‘Nothing changes if it’s Yes or No’: Lidia Thorpe

Independent senator Lidia Thorpe claims things will remain the same for Indigenous Australians no matter the outcome of the voice referendum.

Independent senator Lidia Thorpe claims things will remain the same for Indigenous Australians no matter the outcome of the voice referendum. Photo: AAP

Independent senator Lidia Thorpe has taken a swipe at the Voice referendum, saying nothing will change for Indigenous Australians, whatever its outcome.

It is less than three weeks until voters head to the polls, where they will be asked to recognise Aboriginal and Torres Strait Islander peoples as the first Australians by enshrining an advisory body known as the voice.

But the Gunnai, Gunditjmara and Djab Warrung woman, who has been an outspoken critic of the referendum and a leader within the progressive No movement, said the Voice wouldn’t help Indigenous Australians.

“Nothing changes if it’s a yes or no vote,” she told ABC’s Radio National on Monday.

“Our people are still dying at the hands of the system, the system is still racist.”

Communities have become divided over the vote and the Victorian senator said her people were hurting more now during the 2020 Black Lives Matter movement.

“There are communities being torn apart, families are fighting one another [on] either yes or no,” she said.

“What do we get at the end of the day?… We get crumbs on the table and that is not good enough.”

Thorpe said she was willing to negotiate with the government, but needed to see change for Indigenous Australians and Torres Strait Islander people, specifically calling for the implementation of recommendations from the 1991 Royal Commission into Aboriginal deaths in custody.

Thorpe’s comments came as Australians living in remote communities have begun casting their votes in the Voice referendum at mobile voting stations.

Helicopters, four-wheel drives and even boats are being used by the Australian Electoral Commission to reach remote corners of the country.

The efforts will give all Australians the chance to participate in the first referendum to change the constitution since the country vetoed the republic in 1999.

Given the logistically challenging task of accessing remote communities, voting in these areas has opened 19 days ahead of the October 14 referendum date.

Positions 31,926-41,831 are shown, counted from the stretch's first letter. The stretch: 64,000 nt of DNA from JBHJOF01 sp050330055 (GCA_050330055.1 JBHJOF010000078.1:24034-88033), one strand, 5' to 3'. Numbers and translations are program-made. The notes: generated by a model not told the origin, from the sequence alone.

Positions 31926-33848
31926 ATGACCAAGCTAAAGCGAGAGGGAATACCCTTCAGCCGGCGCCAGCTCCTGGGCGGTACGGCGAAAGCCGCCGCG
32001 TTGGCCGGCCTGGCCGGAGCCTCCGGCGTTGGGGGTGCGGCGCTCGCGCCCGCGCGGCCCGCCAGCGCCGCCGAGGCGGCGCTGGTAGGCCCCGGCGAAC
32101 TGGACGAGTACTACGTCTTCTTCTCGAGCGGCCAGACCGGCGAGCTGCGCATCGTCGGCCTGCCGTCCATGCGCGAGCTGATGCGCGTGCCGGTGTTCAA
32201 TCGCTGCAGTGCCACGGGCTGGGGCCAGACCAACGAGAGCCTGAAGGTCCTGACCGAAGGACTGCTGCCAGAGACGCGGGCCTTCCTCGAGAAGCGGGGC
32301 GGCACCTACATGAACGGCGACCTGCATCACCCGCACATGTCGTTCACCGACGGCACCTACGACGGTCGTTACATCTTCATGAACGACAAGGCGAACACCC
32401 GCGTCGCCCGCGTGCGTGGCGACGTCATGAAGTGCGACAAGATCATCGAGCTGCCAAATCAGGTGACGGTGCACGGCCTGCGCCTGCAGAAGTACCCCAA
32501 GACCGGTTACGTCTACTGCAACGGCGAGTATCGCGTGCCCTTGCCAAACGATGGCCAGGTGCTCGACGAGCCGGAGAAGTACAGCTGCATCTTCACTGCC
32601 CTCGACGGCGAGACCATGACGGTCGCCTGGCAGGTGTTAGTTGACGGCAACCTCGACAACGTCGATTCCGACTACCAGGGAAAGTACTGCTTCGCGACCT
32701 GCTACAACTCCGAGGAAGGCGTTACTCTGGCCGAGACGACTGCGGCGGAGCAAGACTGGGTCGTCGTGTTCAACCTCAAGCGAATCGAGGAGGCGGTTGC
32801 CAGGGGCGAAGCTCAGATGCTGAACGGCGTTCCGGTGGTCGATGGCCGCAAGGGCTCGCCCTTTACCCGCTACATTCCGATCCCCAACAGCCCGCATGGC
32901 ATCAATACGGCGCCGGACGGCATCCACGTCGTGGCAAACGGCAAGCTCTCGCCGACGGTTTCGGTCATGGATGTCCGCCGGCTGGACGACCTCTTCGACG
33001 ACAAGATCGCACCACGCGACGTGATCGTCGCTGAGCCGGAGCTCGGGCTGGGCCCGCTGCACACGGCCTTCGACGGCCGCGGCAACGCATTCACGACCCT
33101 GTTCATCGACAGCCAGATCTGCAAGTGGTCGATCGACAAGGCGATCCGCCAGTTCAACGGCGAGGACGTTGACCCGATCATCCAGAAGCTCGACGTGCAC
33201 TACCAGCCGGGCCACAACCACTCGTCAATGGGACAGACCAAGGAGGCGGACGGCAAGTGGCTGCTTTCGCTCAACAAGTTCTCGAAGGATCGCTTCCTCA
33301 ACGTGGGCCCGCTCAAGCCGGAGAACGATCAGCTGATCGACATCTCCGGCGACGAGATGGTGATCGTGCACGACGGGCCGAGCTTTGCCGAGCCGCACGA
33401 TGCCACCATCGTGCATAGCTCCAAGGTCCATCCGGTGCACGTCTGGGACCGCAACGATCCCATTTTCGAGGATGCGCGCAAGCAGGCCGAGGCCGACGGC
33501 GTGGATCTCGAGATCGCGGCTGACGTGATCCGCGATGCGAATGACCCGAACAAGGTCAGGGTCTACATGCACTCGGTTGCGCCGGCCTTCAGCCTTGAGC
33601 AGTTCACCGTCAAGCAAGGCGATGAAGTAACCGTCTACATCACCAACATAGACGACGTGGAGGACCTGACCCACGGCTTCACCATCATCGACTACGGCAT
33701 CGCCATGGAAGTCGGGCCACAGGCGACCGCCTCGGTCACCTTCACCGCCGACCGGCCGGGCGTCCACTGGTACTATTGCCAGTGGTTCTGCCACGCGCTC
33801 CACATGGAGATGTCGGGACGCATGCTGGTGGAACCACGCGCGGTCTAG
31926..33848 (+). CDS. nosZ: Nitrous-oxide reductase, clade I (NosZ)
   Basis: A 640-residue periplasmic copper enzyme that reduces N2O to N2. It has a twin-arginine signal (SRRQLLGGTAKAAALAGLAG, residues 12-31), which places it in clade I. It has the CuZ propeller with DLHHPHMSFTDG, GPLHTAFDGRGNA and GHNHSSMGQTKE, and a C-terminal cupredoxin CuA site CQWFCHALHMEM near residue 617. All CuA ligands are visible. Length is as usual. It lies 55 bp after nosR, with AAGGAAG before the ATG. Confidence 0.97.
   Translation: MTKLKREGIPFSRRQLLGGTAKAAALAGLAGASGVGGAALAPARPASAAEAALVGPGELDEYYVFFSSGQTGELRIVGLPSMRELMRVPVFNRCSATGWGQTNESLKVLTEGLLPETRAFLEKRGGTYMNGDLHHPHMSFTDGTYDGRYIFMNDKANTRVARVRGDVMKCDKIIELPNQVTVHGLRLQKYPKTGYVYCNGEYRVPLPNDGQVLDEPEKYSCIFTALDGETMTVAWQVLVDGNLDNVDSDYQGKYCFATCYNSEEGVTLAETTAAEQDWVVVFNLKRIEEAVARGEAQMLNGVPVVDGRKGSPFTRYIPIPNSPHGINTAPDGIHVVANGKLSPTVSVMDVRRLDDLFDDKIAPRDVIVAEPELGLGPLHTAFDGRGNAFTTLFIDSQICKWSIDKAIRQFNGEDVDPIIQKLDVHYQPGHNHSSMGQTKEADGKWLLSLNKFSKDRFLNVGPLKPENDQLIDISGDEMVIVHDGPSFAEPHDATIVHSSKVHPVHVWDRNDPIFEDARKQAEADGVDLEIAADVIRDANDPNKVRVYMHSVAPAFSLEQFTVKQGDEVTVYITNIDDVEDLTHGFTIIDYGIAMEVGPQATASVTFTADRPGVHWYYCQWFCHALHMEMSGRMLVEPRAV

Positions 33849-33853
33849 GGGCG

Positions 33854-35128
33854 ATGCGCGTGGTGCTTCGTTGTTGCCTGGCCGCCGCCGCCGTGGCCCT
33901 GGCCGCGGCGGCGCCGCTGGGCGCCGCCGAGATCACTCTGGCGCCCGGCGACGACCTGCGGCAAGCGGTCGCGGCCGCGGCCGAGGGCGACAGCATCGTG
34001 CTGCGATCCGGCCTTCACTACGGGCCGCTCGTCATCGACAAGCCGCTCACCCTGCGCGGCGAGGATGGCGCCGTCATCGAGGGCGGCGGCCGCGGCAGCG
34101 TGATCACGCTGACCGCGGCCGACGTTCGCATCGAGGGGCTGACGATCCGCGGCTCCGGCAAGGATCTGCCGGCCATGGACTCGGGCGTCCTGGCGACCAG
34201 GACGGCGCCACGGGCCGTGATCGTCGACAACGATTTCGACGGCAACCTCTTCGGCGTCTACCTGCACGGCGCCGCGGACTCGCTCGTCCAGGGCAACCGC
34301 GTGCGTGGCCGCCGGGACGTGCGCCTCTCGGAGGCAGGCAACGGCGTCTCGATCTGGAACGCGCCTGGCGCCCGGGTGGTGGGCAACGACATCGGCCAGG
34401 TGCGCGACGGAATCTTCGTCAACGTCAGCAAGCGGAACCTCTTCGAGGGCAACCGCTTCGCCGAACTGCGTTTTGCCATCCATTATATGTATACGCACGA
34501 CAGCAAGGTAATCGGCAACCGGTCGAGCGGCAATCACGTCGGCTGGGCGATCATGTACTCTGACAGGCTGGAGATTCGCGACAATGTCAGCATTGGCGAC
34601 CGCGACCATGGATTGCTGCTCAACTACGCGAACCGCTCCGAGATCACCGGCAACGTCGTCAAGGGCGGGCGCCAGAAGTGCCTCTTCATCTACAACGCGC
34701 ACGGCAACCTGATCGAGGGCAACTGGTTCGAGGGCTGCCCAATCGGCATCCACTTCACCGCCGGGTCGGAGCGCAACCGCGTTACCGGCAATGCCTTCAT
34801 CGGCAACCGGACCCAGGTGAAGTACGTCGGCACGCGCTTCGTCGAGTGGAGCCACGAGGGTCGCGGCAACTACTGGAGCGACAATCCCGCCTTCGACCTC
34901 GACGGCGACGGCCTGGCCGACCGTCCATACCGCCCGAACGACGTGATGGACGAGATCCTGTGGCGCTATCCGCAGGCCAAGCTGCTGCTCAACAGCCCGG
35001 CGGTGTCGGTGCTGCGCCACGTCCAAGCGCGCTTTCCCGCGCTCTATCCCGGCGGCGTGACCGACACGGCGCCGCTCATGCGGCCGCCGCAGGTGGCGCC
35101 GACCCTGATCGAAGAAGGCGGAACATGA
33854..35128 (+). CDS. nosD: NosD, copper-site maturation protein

Early voting at other locations starts on October 2.

PM tackles Voice to Parliament questions

A successful referendum needs a majority of states to vote Yes as well as the majority of Australians.

On Monday, the latest Newspoll revealed the worst numbers for the Yes campaign yet, finding that only 36 per cent intended to vote in favour of a Voice on October 14.

This equated to a two-point fall in three weeks, while opposition to the Voice had increased to 56 per cent.

Prime Minister Anthony Albanese has promised a joint parliamentary committee will be set up to oversee the creation of the Voice advisory group if Australians vote it in at the referendum.

The committee would have co-chairs from Labor and the Coalition to ensure there was broad support for the legislation, Mr Albanese said.

“It will be important and that way, you won’t have chopping and changing,” he said on Sunday.

“This is a constructive proposal to go forward because if Australians vote yes on October 14, I believe firmly it will be a moment of national unity.”

However, Opposition Leader Peter Dutton has rejected Albanese’s offer as “political games”.

“It’s obvious that he’s now trying to desperately find ways to suggest to people that there could be a bipartisan position when all he’s done right from day one is divide Australia,” Dutton said.

The No campaign maintains the Voice would keep Australia divided rather than improve the lives of Indigenous people.

“The feeling on the ground is that this is about those in the cities who are trying to impose their thinking onto regional and remote Australia,” Senator Jacinta Nampijinpa Price told Sky News.


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